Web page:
BE CAREFUL! COLOR AND FONT CHOICE COULD HURT YOUR EYES
We’ve said it before; but the human eye is an amazing machine! Through tiny cells called cones, our eyes are able to see about 10 million different colors. But not all colors are created equal, and some are just too difficult to look at as they can cause headaches, high blood pressure, and eye strain. With the increase in time spent in front of our digital devices – six to nine hours per day on average – the colors and even the fonts we stare at on our digital screens can become sights for sore eyes.
The Impact of Color and Fonts on the Eyes
Bright colors in particular can be harsh on our eyes – but they also draw our attention. Think about the color yellow. In lighter shades, yellow is comforting and cheerful. But when the brightness is cranked up, yellow can be a stimulant on the eyes. Studies show that babies cry more often in yellow rooms and couples tend to fight more in rooms with yellow paint. However, given its ranking as the most visible of all the colors, yellow is a great color to use when you need to grab attention. This explains the use of bright yellow on warning signs.
Different fonts can play tricks on our eyes too. Even though Times New Roman is a common default font in many computer programs, this font can actually hurt your eyes. The tiny tails on the end of each letter, called serifs, will force you to stare longer in order to recognize a word. This can lead to eye fatigue. Luckily there are fonts, such as Arial and Verdana, without serifs (sans-serifs), that have more space between each letter and are easier to read from farther away.
How to Stop Eye Strain from Harsh Colors and Fonts
It’s recommended that we stretch before a work-out to ensure we don’t strain our muscles, but have you stopped to think about the strain you put on youreye muscles everyday as you stare at your computer, television, phone, and other devices? You’ve most likely felt the effects of digital eye strain and computer vision syndrome – headaches, dryeyes, blurred vision, or even a sore neck – but what can you do to stop this pain? An easy way to combat eye strain is to simply adjust a few settings on your computer:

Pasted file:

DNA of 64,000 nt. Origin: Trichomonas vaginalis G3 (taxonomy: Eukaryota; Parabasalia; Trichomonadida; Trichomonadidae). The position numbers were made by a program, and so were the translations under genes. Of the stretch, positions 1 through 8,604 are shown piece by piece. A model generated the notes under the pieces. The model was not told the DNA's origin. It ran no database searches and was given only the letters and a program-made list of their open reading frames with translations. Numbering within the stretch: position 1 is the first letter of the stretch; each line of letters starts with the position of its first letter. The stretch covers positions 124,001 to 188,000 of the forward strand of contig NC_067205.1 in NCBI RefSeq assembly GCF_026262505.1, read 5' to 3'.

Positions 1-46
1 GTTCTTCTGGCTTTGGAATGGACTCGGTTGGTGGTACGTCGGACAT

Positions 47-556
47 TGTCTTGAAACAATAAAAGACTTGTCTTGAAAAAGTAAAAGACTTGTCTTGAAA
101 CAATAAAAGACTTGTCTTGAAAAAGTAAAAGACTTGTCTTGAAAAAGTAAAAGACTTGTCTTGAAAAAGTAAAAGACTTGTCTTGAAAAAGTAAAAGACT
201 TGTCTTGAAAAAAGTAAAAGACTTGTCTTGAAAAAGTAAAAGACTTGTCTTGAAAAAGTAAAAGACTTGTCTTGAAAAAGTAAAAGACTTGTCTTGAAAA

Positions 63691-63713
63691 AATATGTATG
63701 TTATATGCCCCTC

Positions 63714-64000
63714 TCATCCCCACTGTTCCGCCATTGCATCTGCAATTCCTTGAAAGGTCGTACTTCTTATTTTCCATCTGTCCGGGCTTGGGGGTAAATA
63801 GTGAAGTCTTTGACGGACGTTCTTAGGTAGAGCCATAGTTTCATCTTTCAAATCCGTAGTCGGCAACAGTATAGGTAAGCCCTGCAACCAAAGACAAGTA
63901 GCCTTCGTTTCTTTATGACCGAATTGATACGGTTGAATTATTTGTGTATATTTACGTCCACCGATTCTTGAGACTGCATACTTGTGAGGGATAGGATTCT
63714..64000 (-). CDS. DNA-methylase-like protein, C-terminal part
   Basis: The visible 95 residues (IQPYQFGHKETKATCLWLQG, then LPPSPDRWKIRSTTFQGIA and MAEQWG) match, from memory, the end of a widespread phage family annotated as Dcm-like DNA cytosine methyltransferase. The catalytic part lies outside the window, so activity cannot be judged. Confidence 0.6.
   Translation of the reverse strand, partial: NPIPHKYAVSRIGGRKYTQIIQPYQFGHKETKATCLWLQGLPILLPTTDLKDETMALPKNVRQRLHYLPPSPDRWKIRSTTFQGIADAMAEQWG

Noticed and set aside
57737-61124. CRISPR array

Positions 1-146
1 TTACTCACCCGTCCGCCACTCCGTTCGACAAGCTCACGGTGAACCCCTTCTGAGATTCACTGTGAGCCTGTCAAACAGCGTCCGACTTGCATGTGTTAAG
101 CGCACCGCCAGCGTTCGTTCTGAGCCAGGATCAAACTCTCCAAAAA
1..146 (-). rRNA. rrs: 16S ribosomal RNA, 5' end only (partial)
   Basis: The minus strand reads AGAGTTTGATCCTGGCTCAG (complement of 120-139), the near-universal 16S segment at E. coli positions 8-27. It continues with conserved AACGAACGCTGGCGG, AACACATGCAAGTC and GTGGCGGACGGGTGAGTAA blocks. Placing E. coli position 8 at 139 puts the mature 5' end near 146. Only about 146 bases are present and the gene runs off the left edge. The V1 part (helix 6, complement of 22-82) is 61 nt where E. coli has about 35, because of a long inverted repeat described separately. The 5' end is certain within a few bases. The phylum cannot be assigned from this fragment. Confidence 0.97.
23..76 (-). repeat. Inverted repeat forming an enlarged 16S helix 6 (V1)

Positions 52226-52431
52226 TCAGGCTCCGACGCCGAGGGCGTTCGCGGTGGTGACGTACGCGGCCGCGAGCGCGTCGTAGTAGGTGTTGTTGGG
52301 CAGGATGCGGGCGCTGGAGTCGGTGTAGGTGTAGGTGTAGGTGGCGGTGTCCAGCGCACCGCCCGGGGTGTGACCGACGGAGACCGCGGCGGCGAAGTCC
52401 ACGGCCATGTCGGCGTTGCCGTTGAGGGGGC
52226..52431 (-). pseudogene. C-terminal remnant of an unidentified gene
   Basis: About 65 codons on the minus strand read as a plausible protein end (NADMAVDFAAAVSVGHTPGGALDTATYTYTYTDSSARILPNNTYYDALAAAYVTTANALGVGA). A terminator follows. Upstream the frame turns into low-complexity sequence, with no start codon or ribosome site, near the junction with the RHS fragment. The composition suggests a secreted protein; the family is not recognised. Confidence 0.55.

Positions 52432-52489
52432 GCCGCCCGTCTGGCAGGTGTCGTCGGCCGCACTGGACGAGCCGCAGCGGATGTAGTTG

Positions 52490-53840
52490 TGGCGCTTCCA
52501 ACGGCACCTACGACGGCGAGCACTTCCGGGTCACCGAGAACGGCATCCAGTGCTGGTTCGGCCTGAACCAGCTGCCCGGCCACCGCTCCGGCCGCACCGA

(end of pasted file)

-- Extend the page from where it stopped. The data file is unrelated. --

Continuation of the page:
- Change the brightness setting – Match the brightness of your monitor to your surrounding workstation. To test this, look at the white background of this webpage. If it looks like a light source, your monitor is too bright. On the other hand, if it seems dull and gray, it may be too dark.
- Adjust text size and contrast – Text should be three times the smallest size you can read from a normal viewing position, which is about 20-30 inches from your monitor. As for contrast, black print on a white background is usually the best combination for comfortable reading.
- Stick with sans-serif fonts – As mentioned earlier, fonts without serifs, such as Arial, are much easier on the eyes.
- Increase browser display size – With the increase in wide-screen computer displays, websites are often shown as a column with empty margins. To increase the webpage so it fits your monitor, hold down the Control key and scroll up with your mouse. If you have a Mac, increase the browser window by pressing Command and + until you reach the size that looks best for you.